Re: [asa] Objective vs. Subjective (and the Green Rules)

From: Don Winterstein <>
Date: Wed Jan 14 2009 - 17:26:13 EST

George: "I would like to think that for scientific objectivity we could limit it to being within the framework of measurements only."

I suggested earlier that "science deals exclusively with aspects of the world that can be treated quantitatively." While "quantitatively" would need to be broadly interpreted to include all manner of statistical studies as in social sciences, this statement may offer a way of distinguishing science from non-science. Of course, the statement's converse would not be true.


  ----- Original Message -----
  From: George Cooper<>
  To: ASA<>
  Sent: Tuesday, January 13, 2009 7:28 PM
  Subject: Re: [asa] Objective vs. Subjective (and the Green Rules)

  Hi Don,

  DW: All statements are both subjective and objective. Some statements are more subjective than others. There's likely a continuum between the most subjective and the most objective. But good scientific theories lie at the objective end of this spectrum.

  A statement becomes an object the instant it is made. That's why all statements are objective: they can be analyzed for information concerning the persons making them.

  I would like to think that for scientific objectivity we could limit it to being within the framework of measurements only. Is our objectivity not only universal (public) but also quantifiable in specific terms that can be used with mathematical processing. The results of the processing being measurability of the predictions that percolate to the surface. This gives not only greater concreteness to the foundation of the subjective claims that build upon this foundation but serve to further strengthen the foundation with any positive feedback the flows from the predictions themselves, or weakens the foundation from any negative feedback.

  There is a qualitative difference in the subjective view that comes from science but it is still within a continuum as you say. What must be recognized, however, is the objective foundation itself and how it does or does not support the framework one builds upon it. Thus, multiverse theories, or how science disproves God, etc., may present an illusion of science but if they don't have the objective evidence and they don't build directly upon the evidence, then it would not be science.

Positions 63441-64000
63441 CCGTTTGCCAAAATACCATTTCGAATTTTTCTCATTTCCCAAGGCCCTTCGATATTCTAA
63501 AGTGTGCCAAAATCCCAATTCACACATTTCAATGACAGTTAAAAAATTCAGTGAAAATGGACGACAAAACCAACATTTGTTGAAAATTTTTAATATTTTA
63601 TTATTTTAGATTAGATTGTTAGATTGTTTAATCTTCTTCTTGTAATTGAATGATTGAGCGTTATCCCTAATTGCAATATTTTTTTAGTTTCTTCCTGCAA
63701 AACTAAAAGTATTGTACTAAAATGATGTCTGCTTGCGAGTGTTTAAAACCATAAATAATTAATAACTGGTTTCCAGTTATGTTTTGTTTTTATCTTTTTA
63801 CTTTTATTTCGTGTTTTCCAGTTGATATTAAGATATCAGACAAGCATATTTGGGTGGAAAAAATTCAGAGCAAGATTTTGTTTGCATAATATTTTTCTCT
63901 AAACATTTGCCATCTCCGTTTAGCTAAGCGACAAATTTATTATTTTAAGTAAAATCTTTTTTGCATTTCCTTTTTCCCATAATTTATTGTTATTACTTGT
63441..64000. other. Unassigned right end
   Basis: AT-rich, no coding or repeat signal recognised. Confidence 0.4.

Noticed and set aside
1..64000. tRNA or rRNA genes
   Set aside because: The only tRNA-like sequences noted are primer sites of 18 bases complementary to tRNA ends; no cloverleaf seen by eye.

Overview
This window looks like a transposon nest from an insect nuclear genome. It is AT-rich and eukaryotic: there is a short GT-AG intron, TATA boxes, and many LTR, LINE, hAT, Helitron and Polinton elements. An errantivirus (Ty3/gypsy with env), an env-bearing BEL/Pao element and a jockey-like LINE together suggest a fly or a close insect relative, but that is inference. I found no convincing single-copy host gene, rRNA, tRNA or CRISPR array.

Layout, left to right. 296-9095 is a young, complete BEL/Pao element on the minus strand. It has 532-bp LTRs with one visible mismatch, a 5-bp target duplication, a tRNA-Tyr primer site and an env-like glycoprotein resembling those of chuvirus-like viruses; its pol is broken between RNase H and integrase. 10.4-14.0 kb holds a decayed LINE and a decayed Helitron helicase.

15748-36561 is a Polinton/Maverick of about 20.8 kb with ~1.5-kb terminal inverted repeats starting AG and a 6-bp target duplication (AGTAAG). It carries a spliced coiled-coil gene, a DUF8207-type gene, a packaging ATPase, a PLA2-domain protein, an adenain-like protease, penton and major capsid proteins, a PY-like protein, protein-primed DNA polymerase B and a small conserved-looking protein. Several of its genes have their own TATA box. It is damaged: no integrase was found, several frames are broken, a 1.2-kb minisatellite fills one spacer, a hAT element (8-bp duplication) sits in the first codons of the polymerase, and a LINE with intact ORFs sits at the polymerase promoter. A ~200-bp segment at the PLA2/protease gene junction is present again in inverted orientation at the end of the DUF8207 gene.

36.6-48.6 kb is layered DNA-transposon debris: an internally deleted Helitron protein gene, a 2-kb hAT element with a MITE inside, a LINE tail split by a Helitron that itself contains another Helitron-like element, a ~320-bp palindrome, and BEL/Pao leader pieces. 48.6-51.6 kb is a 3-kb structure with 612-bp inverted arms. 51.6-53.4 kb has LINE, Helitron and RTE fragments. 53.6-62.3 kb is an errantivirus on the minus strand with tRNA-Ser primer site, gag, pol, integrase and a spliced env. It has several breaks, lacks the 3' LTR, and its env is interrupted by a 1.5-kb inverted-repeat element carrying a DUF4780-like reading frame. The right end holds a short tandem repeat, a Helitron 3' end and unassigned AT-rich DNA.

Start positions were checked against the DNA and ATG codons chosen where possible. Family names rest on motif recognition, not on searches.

At the subjective end of this statement spectrum lie exclamations that emerge spontaneously from someone's private world, such as, "This sunset is beautiful." The closer a statement is to being "untainted" by anything outside one's private world, the more subjective it is.

  Agreed, but I wonder if another way to say this is to show lack of measurability by those on the outside.

  At the objective end of this spectrum lie statements based on careful measurements of objects or phenomena by many different competent investigators all of whose measurements agree within error limits.


  In between would lie statements based both on private feelings and on some volume of information from the public world. --Informed but biased opinions.

  I see what you're saying, though "feelings" may complicate the process that derives the subjective claim since feelings can go with or against a particular view. Opinons of faith, for instance, can override feelings in making a given subjective claim.

  When many scientists with competing objectives agree on the suitability of a scientific theory, the theory takes on a status of objectivity close to that of the facts it accounts for. It's statements then become objective, or "truth as we understand it."

  Yes, the more the objective elements of the foundational basis, as well as, the objective elements within the testeable and predictable claims present an accurate fit, the more we approach the objective end of the spectrum, yet some subjectivity remains.

  Thanks Don for your thoughts on this.


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Received on Wed Jan 14 17:28:56 2009

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